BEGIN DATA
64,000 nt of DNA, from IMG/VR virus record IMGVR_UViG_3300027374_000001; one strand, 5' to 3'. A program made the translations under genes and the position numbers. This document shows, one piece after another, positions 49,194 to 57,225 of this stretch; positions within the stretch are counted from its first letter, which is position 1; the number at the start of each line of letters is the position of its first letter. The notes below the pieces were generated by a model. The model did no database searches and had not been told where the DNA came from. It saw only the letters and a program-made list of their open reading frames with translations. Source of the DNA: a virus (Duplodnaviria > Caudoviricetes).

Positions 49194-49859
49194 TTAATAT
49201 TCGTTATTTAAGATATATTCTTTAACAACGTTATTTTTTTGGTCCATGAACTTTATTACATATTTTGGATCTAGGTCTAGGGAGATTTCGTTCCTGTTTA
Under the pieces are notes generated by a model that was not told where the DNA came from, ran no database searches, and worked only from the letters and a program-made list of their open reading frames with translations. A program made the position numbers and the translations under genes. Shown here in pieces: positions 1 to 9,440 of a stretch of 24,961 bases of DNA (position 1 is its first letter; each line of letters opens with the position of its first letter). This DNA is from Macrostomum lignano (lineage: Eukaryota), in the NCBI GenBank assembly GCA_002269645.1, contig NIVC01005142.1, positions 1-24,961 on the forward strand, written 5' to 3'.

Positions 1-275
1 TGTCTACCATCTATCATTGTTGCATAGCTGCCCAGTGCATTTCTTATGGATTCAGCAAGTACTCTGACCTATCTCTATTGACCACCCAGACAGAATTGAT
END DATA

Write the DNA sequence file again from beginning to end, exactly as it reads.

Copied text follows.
64,000 nt of DNA, from IMG/VR virus record IMGVR_UViG_3300027374_000001; one strand, 5' to 3'. A program made the translations under genes and the position numbers. This document shows, one piece after another, positions 49,194 to 57,225 of this stretch; positions within the stretch are counted from its first letter, which is position 1; the number at the start of each line of letters is the position of its first letter. The notes below the pieces were generated by a model. The model did no database searches and had not been told where the DNA came from. It saw only the letters and a program-made list of their open reading frames with translations. Source of the DNA: a virus (Duplodnaviria > Caudoviricetes).

Positions 49194-49859
49194 TTAATAT
49201 TCGTTATTTAAGATATATTCTTTAACAACGTTATTTTTTTGGTCCATGAACTTTATTACATATTTTGGATCTAGGTCTAGGGAGATTTCGTTCCTGTTTA
Under the pieces are notes generated by a model that was not told where the DNA came from, ran no database searches, and worked only from the letters and a program-made list of their open reading frames with translations. A program made the position numbers and the translations under genes. Shown here in pieces: positions 1 to 9,440 of a stretch of 24,961 bases of DNA (position 1 is its first letter; each line of letters opens with the position of its first letter). This DNA is from Macrostomum lignano (lineage: Eukaryota), in the NCBI GenBank assembly GCA_002269645.1, contig NIVC01005142.1, positions 1-24,961 on the forward strand, written 5' to 3'.

Positions 1-275
1 TGTCTACCATCTATCATTGTTGCATAGCTGCCCAGTGCATTTCTTATGGATTCAGCAAGTACTCTGACCTATCTCTATTGACCACCCAGACAGAATTGAT